Germany: From helmets to tanks, the Greens’ road to militarism

German military aid to Ukraine went from non-lethal to state-of-the-art battle tanks within the space of a year

editor: REMIX NEWS
author: Zoltán Pataki
German Bundeswehr soldiers of the NATO Enhanced Forward Presence battalion wait in front of the Germany army main battle tank Leopard 2A6 to greet German President Frank-Walter Steinmeier ahead of his arrival at the training area in Pabrade, some 60km (38 miles) north of Vilnius, Lithuania, Tuesday, May 30, 2023. (AP Photo/Mindaugas Kulbis)

The German traffic light coalition’s military policy of not delivering lethal weapons to third parties transformed spectacularly into all-out support for Ukraine with artillery pieces, tanks, and infantry fighting vehicles within a matter of months, an analysis in the Hungarian Mandiner newspaper noted.

Before the outbreak of the war, Germany had refused to supply Ukraine with German-made military equipment in every possible way. Then, former German Defense Minister Christine Lambrecht announced that Germany would provide the Ukrainian army with 5,000 assault helmets, an offer met with both anger and ridicule among Ukrainian government officials.

In addition to helmets, the provision of sleeping bags, field hospitals, and other military equipment was later announced, but the possibility of sending weapons was ruled out.

“There are, of course, reasons for this, based on the events of recent years and decades,” said Social Democrat Chancellor Olaf Scholz.

But then, Berlin’s position gradually changed as pressure from the German arms lobby and from the U.S. and Poland increased. Scholz nevertheless tried to persevere, initially seeking to supply “only defensive weapons” to the Ukrainian army.

The German chancellor then announced a system of “Ringtausch” or “cyclical exchange,” whereby the German side had signed a contract with the Baltic States and the countries of the former Warsaw Pact wherein they would supply Ukraine with Soviet-made military equipment in exchange for modern models of German weapons systems.

The German plan worked: Greece, Slovenia, Slovakia, Poland and the Czech Republic all delivered military aid including some 140 BMP-1 armored fighting vehicles and M-55S and T-72 tanks to Ukraine.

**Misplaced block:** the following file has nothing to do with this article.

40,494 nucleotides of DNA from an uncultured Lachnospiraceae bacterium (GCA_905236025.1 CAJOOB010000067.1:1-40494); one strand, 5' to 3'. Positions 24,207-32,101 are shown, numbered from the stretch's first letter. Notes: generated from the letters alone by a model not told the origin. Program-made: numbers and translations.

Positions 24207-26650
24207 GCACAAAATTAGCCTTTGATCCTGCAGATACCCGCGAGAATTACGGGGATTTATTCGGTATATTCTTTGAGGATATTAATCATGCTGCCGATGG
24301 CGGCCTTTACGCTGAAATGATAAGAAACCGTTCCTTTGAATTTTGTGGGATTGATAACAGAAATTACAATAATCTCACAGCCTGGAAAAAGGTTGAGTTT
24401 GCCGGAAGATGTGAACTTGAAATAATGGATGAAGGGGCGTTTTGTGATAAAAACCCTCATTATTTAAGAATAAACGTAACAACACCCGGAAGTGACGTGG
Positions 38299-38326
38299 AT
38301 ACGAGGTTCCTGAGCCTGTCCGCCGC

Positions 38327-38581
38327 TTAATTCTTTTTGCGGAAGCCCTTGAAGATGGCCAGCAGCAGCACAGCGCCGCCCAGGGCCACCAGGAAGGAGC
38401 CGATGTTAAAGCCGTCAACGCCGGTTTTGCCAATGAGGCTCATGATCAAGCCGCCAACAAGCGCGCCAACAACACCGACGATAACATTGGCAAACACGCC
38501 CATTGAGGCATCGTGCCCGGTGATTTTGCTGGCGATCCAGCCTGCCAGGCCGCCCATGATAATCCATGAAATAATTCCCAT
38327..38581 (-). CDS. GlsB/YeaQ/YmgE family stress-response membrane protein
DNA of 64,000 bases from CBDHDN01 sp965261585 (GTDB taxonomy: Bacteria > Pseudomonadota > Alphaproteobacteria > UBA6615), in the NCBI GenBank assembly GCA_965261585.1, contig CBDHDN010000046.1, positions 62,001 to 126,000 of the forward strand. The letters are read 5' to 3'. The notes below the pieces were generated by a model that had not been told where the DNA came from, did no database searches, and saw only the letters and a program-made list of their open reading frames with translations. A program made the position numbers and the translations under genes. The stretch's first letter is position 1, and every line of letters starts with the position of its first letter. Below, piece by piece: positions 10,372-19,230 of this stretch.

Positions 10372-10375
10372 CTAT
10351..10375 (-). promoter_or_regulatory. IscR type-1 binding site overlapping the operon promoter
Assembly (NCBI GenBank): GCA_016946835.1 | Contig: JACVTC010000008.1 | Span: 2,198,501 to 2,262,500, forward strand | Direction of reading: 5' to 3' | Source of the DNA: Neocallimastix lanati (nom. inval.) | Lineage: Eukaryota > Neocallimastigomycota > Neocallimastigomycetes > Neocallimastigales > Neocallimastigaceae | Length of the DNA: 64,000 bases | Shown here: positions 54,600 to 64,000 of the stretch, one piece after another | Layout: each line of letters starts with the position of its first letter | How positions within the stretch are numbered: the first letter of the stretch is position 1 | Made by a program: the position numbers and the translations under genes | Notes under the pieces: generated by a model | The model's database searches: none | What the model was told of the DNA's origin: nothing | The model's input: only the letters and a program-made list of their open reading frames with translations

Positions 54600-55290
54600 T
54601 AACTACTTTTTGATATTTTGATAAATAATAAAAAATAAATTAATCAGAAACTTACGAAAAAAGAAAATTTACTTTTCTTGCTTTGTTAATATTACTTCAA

Last April, Lambrecht continued to talk about only supplying Ukraine with weapons to defend itself. At the time, the focus was on Gepard air defense systems and Panzerhaubitze self-propelled guns — although the latter’s status as a “defensive weapon” was already being strongly questioned. A decision on their delivery was finally taken in May, and on May 16, Lambrecht announced the delivery of three more Mars II rocket launchers to Kyiv.

Since the outbreak of the war, the divisions between the parties of the “traffic light” coalition have become increasingly evident. The main fault line is between the Social Democratic Party (SDP) and the Greens (Die Grüne), the former seeking to pursue a much more prudent policy towards Russia
and the Greens remaining fully committed to supporting Ukraine.

The third party in the coalition, the Free Democrats (FDP), had an entirely different attitude toward Russia altogether a few years earlier. In 2017, FDP chairman Christian Lindner said that “Germany must accept the annexation of Crimea by Russia, at least for the time being.” Lindner stressed the importance of good relations with Moscow for Germany and the European Union and argued that it might be necessary to “swallow” the Crimea issue in order to offer Russian President Vladimir Putin opportunities to change his policies.

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